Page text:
Instead of minimizing the book's flaws, the movie tries to continuously "connect" the stories in the most fatuous way possible, obliterating most of the author's content in the process.

The six stories are spliced together, intercut so that we never stay in one lifetime more than two minutes at a time. Running 2:50 hours, if the film had followed the movie's outline, we would have spent a half hour on each life, 15 continuous minutes in the beginning and then returning to give us another block of 15 minutes at the end. This would have been the best way for the diverse plots to come together to make one big picture in the end. As it is, when we cut away from each story after a minute or two, you never become fully immersed in any of them and they're never tied together. Instead, an actor intones a cliché like "I believe that life never ends. Death is just a door and when one closes another opens' and basically taunts, That's all the cohesion you're gonna get!

To make matters worse, on the page the same soul can inhabit different bodies, regardless of race, sex or age, but it's hard for that concept to translate onto film. Why compound the problem by having the actors play different reincarnated souls in each life? In one story Halle Berry plays the soul we recognize through the crescent-shaped birthmark she bore in the past. Yet, in the next segment, it's Tom Hanks who bears that birthmark. You can't buy the idea that two people are soulmates, destined to be linked through all eternity, when you can't even identify them as the same spirits, from one life to the next.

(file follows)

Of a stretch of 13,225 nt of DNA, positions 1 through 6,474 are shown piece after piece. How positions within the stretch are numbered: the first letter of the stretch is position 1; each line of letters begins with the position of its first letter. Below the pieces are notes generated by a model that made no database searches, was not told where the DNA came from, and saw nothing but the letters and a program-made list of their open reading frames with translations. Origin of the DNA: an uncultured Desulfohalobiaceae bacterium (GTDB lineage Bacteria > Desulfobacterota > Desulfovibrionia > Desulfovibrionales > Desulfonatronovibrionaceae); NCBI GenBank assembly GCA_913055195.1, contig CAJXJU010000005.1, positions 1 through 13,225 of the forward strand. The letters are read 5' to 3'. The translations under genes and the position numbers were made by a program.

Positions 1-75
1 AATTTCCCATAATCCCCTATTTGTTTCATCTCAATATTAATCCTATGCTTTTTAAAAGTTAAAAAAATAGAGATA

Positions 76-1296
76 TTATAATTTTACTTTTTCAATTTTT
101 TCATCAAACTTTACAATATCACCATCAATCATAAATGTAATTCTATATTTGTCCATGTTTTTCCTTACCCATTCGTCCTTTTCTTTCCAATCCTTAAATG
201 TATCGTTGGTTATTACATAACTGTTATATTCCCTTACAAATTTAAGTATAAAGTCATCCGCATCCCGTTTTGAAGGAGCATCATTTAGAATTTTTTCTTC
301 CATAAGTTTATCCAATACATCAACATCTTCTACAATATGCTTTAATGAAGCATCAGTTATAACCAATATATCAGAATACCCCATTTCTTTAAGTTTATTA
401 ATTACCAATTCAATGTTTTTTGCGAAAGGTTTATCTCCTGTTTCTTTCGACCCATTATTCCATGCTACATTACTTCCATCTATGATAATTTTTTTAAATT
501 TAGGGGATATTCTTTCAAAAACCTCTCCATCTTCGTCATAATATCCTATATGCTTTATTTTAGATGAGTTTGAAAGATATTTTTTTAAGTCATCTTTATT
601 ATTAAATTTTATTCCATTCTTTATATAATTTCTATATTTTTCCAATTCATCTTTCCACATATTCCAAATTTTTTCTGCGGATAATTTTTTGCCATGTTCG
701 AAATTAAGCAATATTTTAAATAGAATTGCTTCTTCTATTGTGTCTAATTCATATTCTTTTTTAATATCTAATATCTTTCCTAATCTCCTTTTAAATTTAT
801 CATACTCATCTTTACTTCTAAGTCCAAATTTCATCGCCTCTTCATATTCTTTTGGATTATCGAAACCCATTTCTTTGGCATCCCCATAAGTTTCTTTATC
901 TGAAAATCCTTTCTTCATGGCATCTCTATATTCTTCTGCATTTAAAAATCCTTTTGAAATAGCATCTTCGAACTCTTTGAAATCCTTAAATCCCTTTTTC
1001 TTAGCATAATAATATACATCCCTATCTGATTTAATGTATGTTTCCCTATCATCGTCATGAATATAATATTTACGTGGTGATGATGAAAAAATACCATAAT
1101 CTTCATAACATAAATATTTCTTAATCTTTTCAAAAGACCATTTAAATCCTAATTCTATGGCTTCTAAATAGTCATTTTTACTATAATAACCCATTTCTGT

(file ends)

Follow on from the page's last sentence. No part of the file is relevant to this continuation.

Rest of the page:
They have as little in common with their past selves as they do with each other, from one existence to the next.

In the book, Robert Frobisher and Zachry were the most intriguing and empathetic protagonists. In Mitchell's hands, music composer Frobisher chose death. It wasn't forced on him, because he painted himself into a corner. Instead, he was, perhaps, bi-polar and killed himself in a moment of acute restlessness. He didn't act out of grief or fear, but was spurred by the nothingness that remained following great excitement and (delusional) emotion. Certainly, his bisexuality was never a factor in his suicide because it was portrayed with humor, rather than shame.